March 26th 2022
At our workday in the glorious early Spring weather, volunteers split into two groups. One group was working on the triangle at the entrance to the park & the other group was watering newly planted trees.
Network Rail had supplied nine trees as part of their carbon offsetting. These were Small-Leaved Limes & Hornbeams & were planted in the same site as the 100 trees planted by The Conservation Volunteers (TCV) earlier this month & the whips planted by our Friends group two weeks ago. This brought the recent planting on this site to over 200 trees. The trees from Network Rail were over 2m tall & were also planted by TCV. It had been noticed that the Hornbeams in particular had quite dry root balls & with the recent dry weather, watering was considered a priority.
We were lucky that we were able to borrow a ‘Water Hog’ from local community group, People for Portland Road. The ‘Water Hog’ could carry 50 litres of water at a time & be wheeled to site. Also using two large water carriers & two watering cans we were able to water the Small-Leaved Limes & Hornbeams with 150 litres of water in just two trips.
Last year the seeds we planted on the triangle produced an abundance of wildflowers as detailed in the report of our second workday in March 2021. In the hope of seeing a similar display this year, we cut back and raked the scrub in the beds we prepared last year as well as preparing an additional bed for sowing on our next workday. We pruned the black thorn bushes on the islands and cut back scrub around the perimeter of the triangle.
April 9th 2022
As previously mentioned in another workday report, we had received a grant from We Love SE25 to purchase chestnut paling for fencing. Most of this was used at a lakeside site but we had some left & installed this immediately behind the existing fencing to make the fence line stronger. This work also enabled us to remove some litter that had collected behind the fencing.
April 23rd 2022
One of our tasks was to get more water to the nine newly planted trees that had been supplied by Network Rail, as part of their carbon offsetting. We knew that these trees in particular, being over 2m in height, needed water especially as the weather has been so dry. Again we utilised the ‘Water Hog’ which has proved to be an ideal piece of equipment to transport water as it rolls along the paths easily and we transported filled watering cans in a wheelbarrow too. In total we managed to put around 150 litres of water on the nine trees.
It was good to see that these nine trees and also the ones planted by London Wildlife Trust (LWT) and TCV were doing well. The hundred supplied by LWT had mulch mats fitted which help to retain moisture. No doubt we’ll have to find a way of getting water to these too soon.
May 14th 2022
Our volunteers arrived at 10 am ready to undertake today’s tasks only to be thwarted by the actions of selfish would-be thieves who had attempted to break into our storage container. Nothing of value is kept in there, just the basics that allow us to carry out our workday jobs. Fortunately they didn’t succeed in getting into the container but unfortunately, they had damaged the lock to the extent that we were unable to open it and had to abandon our workday. Very frustrating. We now have to arrange for the lock to be removed and buy a new one. Fingers crossed it will all be sorted in time for our next workday on 28th May.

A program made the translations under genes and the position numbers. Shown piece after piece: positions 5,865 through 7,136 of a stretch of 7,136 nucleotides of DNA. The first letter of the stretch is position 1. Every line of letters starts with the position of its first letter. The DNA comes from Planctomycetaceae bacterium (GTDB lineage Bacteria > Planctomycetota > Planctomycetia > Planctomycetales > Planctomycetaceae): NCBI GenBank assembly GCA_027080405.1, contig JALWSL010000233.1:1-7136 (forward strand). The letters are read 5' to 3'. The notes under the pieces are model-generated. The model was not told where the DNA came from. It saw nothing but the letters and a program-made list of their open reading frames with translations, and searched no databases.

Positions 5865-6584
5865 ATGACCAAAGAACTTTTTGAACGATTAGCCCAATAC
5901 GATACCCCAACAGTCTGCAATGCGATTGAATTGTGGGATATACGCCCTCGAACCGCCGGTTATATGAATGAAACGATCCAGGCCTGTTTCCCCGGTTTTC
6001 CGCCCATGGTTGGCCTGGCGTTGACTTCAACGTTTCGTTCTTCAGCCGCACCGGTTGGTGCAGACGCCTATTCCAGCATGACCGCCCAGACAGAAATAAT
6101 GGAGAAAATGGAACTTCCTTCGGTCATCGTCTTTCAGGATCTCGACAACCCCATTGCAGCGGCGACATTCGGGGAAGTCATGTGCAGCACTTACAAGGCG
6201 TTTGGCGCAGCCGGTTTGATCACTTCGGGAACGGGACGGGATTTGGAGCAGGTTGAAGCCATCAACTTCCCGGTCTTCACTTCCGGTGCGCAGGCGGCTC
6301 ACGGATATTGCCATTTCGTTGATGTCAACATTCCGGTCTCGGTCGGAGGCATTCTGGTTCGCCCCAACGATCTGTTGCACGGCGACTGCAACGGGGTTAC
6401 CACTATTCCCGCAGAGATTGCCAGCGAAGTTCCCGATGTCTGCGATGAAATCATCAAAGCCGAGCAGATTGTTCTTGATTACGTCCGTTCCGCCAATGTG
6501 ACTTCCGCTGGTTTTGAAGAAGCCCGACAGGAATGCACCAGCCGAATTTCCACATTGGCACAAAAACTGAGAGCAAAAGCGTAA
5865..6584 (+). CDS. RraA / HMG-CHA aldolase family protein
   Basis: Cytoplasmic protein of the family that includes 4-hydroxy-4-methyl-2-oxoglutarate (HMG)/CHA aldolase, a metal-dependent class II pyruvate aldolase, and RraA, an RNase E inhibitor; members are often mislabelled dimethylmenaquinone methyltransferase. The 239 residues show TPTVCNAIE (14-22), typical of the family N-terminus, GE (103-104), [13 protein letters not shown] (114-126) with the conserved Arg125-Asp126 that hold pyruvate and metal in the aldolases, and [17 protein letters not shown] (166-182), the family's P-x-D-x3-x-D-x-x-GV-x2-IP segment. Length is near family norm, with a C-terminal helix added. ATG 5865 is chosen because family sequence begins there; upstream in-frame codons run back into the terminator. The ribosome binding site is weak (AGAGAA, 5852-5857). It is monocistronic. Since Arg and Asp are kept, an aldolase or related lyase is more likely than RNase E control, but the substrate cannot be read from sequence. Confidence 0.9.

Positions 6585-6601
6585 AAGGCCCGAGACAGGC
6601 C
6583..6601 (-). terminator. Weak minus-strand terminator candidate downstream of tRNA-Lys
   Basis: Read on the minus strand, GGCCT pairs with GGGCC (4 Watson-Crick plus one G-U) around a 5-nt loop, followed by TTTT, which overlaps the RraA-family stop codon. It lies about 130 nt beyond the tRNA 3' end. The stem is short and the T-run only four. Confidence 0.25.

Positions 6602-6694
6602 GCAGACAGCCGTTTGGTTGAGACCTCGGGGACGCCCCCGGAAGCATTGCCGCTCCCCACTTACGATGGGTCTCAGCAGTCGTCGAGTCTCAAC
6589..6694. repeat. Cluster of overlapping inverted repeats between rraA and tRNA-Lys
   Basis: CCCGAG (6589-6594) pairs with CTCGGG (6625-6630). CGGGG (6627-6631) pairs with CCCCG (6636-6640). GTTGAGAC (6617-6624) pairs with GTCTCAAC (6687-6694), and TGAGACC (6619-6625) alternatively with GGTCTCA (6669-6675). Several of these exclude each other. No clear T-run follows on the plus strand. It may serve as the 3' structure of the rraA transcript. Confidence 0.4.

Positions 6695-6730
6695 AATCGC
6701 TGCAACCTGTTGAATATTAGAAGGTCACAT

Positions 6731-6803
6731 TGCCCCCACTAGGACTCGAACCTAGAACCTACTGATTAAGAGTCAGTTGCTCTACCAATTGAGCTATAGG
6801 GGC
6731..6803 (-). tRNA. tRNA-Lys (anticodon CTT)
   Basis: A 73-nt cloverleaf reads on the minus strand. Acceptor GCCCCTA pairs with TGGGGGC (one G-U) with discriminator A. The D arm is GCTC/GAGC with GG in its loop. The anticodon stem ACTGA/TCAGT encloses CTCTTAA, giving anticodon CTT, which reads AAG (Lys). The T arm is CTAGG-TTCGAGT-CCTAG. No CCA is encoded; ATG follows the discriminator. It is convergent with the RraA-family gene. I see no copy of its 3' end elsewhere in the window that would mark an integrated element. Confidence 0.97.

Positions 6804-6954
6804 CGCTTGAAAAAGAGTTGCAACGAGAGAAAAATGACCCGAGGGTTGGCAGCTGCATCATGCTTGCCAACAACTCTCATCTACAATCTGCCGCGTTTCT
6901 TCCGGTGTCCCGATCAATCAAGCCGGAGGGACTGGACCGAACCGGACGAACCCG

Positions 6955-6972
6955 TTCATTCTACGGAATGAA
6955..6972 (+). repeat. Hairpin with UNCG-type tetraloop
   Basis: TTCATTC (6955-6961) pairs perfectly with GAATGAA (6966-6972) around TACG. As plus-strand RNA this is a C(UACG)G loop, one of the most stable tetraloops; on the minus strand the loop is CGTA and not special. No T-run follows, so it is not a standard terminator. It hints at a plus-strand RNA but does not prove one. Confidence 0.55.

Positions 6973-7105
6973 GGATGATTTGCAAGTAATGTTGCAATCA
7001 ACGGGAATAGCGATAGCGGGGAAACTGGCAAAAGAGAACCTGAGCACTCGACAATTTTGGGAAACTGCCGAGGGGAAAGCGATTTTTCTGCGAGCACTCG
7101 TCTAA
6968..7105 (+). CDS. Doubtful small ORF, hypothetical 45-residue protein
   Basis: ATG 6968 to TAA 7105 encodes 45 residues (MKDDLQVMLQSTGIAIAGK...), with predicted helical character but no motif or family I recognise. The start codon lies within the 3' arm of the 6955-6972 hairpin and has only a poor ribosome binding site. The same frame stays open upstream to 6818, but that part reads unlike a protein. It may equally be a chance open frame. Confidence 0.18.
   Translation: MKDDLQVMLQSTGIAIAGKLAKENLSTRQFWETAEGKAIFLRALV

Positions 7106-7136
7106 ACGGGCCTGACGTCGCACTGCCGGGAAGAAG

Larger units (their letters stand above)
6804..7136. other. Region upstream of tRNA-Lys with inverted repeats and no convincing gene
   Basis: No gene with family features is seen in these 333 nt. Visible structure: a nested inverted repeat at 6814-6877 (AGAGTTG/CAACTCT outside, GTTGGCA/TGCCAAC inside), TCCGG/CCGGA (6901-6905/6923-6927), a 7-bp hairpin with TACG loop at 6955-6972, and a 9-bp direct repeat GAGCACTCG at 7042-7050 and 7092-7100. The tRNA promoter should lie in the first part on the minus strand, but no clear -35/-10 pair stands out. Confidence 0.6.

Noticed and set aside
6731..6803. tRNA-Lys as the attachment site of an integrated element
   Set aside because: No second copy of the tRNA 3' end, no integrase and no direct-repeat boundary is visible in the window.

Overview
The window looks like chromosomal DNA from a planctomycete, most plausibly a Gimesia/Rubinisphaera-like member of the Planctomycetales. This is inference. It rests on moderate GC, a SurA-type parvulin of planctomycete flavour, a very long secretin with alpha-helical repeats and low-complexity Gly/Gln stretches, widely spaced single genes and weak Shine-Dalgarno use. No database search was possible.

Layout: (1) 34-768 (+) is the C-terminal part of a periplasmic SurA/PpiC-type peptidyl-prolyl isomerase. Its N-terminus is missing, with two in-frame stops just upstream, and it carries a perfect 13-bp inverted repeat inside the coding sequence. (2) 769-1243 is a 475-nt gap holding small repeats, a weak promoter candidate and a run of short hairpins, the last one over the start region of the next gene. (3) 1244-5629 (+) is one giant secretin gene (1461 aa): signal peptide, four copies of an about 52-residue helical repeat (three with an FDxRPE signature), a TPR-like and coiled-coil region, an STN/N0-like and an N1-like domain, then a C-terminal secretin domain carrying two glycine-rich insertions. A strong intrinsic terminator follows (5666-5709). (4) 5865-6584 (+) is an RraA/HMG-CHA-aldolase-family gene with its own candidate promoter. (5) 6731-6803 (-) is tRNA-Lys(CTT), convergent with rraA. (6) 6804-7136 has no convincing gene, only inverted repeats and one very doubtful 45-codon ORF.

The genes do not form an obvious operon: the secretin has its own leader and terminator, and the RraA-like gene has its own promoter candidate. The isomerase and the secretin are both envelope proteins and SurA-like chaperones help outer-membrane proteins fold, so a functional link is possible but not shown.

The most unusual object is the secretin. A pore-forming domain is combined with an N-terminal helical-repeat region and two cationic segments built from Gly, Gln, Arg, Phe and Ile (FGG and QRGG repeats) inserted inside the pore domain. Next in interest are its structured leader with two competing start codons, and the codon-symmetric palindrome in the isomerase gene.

May 28th 2022
This year’s London Tree and Woodland Awards were held at Kew Gardens on 17 May and we were proud to be ‘highly commended’ in the Community Woodland category. We were nominated by London Wildlife Trust for our efforts over the last 6/7 years to extend the woodland in the area adjacent to the cemetery path. Having planted several hundred native species whips, the older ones are now well-established and we are beginning to see a clearly-defined woodland. This has been helped in no small measure by the addition of LWT’s more mature trees as mentioned in a previous report. As with all tree planting, after-care is vital so we set about clearing a ‘halo’ around the whips we planted in March as well as previously planted whips which had become hidden by the abundance of cow parsley. For the trees we planted in March, we were able to lay bark mulch around the base of the whips, left over from LWT’s tree planting. FoSNCP‘s funds don’t normally allow for such luxuries but it did make the after-care easier without having to tackle the undergrowth at the base of the trees.
June 11th 2022
A couple of us helped our beekeeper to clear out the shed that is used to store beekeeping equipment. Until recently it had been used as sleeping accommodation by a homeless person living in the park. We waited to be sure that he wasn’t going to return to the park before we cleared the area. We collected several bags of litter from in and around the shed, swept it clean and sanitised it. Our beekeepers can now use it again.